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Dural Opening: Retromastoid Craniotomy

January 16, 2015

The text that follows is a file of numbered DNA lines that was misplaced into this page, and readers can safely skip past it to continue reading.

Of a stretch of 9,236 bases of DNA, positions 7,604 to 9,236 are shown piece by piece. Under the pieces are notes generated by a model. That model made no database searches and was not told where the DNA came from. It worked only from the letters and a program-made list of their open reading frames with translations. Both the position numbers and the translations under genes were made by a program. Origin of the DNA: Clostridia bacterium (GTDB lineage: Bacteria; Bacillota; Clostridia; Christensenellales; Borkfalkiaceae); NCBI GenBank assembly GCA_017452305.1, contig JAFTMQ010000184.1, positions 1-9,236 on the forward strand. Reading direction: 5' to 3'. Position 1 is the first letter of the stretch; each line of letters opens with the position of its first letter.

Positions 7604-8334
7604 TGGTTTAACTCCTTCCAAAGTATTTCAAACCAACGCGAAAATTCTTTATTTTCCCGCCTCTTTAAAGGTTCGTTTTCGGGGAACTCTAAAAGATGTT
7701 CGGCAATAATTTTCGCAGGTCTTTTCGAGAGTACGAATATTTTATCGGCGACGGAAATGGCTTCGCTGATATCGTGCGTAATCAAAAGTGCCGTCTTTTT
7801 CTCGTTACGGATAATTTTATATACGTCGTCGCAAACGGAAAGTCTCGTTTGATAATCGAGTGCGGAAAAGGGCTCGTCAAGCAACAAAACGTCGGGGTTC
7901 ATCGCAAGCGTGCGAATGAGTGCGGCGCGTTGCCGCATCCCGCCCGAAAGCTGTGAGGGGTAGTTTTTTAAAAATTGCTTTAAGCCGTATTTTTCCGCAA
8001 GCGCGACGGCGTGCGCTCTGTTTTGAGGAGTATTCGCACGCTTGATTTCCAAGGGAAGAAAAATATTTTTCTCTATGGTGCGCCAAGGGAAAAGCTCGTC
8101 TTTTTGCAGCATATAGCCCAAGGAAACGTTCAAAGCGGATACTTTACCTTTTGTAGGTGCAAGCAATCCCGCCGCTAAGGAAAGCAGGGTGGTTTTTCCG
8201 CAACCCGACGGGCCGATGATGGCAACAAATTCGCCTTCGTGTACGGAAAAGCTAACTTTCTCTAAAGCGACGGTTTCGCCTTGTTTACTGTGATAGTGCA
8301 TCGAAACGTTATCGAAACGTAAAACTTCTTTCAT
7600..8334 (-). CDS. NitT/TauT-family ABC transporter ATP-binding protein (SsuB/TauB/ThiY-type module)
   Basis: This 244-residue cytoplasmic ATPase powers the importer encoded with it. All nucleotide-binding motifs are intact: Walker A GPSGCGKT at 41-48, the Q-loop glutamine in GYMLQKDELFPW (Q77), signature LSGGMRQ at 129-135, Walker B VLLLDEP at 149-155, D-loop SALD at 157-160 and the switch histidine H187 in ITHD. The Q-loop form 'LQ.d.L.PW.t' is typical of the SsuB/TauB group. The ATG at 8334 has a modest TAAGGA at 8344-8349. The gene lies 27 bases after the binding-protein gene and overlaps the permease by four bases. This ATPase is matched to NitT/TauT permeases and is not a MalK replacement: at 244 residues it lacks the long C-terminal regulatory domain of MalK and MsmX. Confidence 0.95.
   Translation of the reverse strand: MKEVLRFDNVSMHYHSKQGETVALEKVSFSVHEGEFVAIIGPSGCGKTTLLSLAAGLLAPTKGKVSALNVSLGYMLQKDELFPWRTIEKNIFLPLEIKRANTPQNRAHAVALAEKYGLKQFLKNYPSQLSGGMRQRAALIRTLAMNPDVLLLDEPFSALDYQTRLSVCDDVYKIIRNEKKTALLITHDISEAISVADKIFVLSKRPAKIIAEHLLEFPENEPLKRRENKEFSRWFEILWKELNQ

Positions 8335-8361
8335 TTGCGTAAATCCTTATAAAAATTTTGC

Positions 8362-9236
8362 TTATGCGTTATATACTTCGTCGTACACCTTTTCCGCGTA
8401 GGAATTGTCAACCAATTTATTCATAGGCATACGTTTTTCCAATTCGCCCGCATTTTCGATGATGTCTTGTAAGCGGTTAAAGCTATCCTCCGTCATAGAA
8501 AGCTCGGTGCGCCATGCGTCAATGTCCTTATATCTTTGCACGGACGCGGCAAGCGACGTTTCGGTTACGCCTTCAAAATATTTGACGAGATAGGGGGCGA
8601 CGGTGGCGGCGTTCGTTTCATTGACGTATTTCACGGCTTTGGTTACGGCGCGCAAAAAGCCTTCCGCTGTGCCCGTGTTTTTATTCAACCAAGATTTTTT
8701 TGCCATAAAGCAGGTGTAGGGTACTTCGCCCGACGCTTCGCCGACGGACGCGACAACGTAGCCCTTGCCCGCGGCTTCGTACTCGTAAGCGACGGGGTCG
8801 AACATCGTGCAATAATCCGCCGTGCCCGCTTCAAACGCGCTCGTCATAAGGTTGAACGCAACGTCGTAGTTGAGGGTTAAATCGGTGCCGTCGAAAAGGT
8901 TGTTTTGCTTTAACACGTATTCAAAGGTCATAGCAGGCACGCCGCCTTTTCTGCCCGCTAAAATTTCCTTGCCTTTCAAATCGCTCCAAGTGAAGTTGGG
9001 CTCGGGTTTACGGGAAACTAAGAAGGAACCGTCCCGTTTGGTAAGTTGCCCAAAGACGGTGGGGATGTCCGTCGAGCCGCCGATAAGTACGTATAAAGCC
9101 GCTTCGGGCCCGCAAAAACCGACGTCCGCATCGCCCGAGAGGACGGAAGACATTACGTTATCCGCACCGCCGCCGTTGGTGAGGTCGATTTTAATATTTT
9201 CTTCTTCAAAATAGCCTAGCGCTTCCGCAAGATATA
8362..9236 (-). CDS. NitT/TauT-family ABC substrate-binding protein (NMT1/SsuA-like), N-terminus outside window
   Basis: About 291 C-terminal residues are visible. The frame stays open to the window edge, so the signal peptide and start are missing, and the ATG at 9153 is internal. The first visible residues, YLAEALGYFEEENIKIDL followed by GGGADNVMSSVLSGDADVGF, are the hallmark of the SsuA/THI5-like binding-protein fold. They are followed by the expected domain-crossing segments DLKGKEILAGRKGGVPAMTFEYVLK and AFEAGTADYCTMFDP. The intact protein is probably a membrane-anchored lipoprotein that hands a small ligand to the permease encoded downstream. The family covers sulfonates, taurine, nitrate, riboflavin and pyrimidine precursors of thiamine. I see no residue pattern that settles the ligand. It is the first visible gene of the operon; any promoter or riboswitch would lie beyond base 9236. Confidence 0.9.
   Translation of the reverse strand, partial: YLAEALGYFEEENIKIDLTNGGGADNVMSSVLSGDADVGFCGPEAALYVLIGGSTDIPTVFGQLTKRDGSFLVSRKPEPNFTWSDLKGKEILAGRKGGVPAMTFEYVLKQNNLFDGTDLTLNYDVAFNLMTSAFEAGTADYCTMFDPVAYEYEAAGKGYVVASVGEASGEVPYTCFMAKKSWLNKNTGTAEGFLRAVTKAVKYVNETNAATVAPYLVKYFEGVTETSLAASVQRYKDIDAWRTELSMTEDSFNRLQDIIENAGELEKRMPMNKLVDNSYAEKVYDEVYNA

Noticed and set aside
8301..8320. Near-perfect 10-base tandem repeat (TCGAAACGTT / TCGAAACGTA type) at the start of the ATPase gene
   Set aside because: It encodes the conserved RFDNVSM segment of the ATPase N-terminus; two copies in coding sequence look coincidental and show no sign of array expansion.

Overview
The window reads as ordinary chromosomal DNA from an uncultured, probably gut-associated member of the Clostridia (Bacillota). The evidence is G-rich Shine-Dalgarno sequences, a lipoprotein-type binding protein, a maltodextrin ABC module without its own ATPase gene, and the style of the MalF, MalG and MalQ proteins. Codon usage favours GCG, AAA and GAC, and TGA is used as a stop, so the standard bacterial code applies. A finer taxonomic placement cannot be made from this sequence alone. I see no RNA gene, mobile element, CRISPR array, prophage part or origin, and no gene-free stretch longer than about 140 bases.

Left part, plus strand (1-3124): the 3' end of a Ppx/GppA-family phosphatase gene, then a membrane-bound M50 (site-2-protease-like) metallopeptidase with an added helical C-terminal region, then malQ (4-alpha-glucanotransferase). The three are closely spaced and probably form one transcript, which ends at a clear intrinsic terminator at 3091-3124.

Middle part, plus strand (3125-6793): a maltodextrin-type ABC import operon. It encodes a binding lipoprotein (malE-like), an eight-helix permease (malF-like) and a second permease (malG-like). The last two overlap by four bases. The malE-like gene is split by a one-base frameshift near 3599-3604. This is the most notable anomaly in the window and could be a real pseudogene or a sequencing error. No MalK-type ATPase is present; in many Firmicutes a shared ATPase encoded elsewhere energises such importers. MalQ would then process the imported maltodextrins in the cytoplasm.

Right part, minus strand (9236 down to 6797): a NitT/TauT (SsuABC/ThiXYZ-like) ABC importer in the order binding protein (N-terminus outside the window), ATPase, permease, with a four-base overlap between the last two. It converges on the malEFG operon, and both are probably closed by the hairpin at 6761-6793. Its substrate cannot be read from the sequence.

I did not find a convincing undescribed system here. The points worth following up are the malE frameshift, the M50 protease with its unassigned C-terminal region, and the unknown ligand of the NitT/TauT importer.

I opened the dural somewhat differently than most people for a retromastoid craniotomy. This is again a left-sided retromastoid craniotomy. You can appreciate the transverse sinus turning into this sigmoid sinus at the tip of my arrow. This is relatively a sizeable craniotomy for a typical microvascular decompression surgery. However, a larger craniotomy is usually used for resection of tumors. In this case, I opened the dural parallel to the dural venous sinuses. In other words, parallel to the sigmoid and transverse sinus in the fashion you see in this video. This leaves most of the dural over the cerebellum. Number one, protects the cerebellum, and number two, prevents shrinkage and drawing of the piece of the dural, most of the dural that is already away from the intense light of the microscope. I often see that operators open the dural and reflect the dural based over the sigmoid sinus. However, that leaves most of the dural along the edges of the bone very much exposed to the light of the microscope, and that can lead to shrinkage of the dural and difficulty with adequate dural closure. I then place three tack-up stitches to be able to mobilize the sigmoid sinus laterally, and therefore advance my operative corridor around the cerebellar hemisphere. The first stitch is around the sigmoid sinus. The second stitch is along the transverse sigmoid junction. And the last stitch would be somewhat along the more lateral aspect of the transverse sinus. You can see again, most of the dural is left on the cerebellum and is protected from the intense light of the microscope. This allows a nice trajectory around the cerebellum to be able to access the cerebellopontine angles cisterns, and also somewhat elevates and mobilizes the sigmoid sinus away. I use a piece of rubber dam, which is usually a piece of cloth that is cut to the size of a carotenoid, and then slide the cottonoid over the rubber dam to go around the cerebellum. This maneuver protects the cerebellum from friction and the coarse or rough surface of the cottonoid.

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